The Impacts of Micromobility
Written by: Chantal Lee
Edited by: Jack Lawson and Darnel Harris
In an era of climate change, both the transportation and energy industry are grappling with an over-reliance on fossil fuels. Vehicle emissions are one of the leading causes of our warming climate and severe weather, and as it stands many cities are moving slowly to source and construct alternative solutions. According to data from Environment and Climate Change Canada and Natural Resources Canada, transportation accounts for 24% of total emissions in Canada, and of this, freight trucks account for 36%. Not only this, but the share of greenhouse emissions that freight vehicles emit is projected to surpass that of passenger vehicles by 2030.
Our Greenway Conservancy (OGC) aims to meet both rising climate-based inequity, and meet threats to our environment by shifting the conversation towards local, purpose-built, green solutions. At the top of this list for Our Greenway are practical micromobility tools.
Micromobility can cover everything from scooters to bikes, electronically assisted or otherwise. Of special note are carrier cycles and cargo cycles. These are devices that can not only move people locally, but also aid businesses in reducing overhead transportation costs as well. Cleaner air and open roads are possible, provided we act quickly to establish strong alternatives to the current culture of fossil fuel use. Examples of micromobility vehicles include traditional bicycles, scooters and skateboards, as well as electrified modes of transportation such as e-bikes, e-scooters and e-skateboards (International Transport Forum, 2020). In Canada, however, we are in part limited by a lack of legal clarity around what constitutes a safe micromobility device. For example, old Federal definitions of e-cycles limit them to three or fewer wheels, which is a huge problem. More wheels would enhance stability, narrow front-facing profiles for door access, and allow for wider scales of use.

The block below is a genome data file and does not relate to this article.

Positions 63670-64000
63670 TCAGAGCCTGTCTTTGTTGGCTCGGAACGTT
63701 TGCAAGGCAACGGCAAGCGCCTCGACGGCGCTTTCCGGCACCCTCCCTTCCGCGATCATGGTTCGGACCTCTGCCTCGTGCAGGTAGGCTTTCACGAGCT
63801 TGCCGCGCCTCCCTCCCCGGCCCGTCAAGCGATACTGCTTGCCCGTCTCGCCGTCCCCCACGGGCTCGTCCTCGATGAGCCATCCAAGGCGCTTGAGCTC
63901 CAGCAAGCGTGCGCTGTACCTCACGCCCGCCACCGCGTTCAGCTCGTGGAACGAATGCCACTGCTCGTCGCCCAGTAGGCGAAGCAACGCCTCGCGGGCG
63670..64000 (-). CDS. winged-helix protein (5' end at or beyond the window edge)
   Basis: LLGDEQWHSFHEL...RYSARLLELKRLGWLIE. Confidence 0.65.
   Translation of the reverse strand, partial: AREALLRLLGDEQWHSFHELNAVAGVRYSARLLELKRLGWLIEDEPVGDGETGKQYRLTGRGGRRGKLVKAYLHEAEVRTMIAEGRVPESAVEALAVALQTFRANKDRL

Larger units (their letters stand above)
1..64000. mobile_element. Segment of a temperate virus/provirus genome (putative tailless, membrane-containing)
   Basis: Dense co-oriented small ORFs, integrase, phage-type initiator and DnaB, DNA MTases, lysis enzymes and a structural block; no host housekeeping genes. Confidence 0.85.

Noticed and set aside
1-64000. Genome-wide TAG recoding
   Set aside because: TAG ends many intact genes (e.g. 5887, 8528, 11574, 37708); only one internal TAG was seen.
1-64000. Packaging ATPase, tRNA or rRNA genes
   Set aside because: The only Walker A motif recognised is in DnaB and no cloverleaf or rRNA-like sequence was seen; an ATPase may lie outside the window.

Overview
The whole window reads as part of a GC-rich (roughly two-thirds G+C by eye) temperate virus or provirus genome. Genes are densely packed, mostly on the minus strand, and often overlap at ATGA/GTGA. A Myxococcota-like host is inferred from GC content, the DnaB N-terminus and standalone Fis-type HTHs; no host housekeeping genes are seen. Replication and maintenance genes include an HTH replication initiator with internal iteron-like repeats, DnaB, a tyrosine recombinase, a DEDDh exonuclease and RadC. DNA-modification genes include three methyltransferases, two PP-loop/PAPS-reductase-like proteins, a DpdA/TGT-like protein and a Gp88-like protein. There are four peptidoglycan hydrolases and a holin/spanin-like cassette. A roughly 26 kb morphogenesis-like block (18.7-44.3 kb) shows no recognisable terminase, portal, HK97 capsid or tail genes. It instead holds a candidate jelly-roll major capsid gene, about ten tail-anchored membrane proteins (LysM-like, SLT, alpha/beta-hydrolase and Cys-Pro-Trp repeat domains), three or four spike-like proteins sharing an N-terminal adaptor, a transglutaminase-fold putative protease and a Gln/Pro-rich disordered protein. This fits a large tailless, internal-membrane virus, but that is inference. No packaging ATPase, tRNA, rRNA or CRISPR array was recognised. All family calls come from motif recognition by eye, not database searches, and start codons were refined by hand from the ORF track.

There are many social, economic and environmental benefits of micromobility that make it a sustainable and equitable mode of transportation. Micromobility offerings can not only soothe social isolation among seniors through easy access to local green space and amenities, but are aligned with Canada’s fossil fuel reduction and natural resource conservation strategies. High level Canadian city planning documentation, such as the Transportation 2030 Strategic Plan, prize innovative green-focused transportation options. In particular the themes of both Safer Transportation and Green and Innovative Transportation are covered. Both reference electric vehicles or alternative fuel as primary candidates for meeting each thematic goal.
Micromobility Benefits Communities
Micromobility offers options to those who can’t drive; such as seniors, those in secondary school or lower, and those living with disabilities. Those with limited mobility options can use microvehicles as a form of transportation through either riding as a passenger or using electric options. At a policy level, micromobility infrastructure provides a solution to the ‘last mile’ issue plaguing many public transit networks. In short, transportation costs tend to skyrocket the closer goods become to their destination.
Low-income areas are especially susceptible to this problem due to a lack of public investment in transit systems, which leads to infrequent service and a poorly connected network. In late 2021 OGC commissioned IV Consulting to examine the implementation of a carrier cycle library at Jane and Finch. All told, IV concluded using carrier cycles rather than public transit could save commuters between 30 and 90 minutes depending on the trip.
The greatest barrier to implementing micro-mobility offerings is the lack of dedicated cycle infrastructure in the area. This is most clearly shown in the commuter tendencies for Jane and Finch, which overwhelmingly favour automobiles. With that said, it is entirely possible to change commuter behaviour through focused micromobility offerings. For instance, a pilot study conducted by the San Francisco Transportation Agency showed that, “34% of respondents used scooters to get to or from public transportation (Said, 2019).” This aligns with IV Consulting’s findings as well, specifically that micromobility offerings such as carrier cycles are a strong supplement to public transit offerings.
Business-Based Benefits and the Local Economic Advantage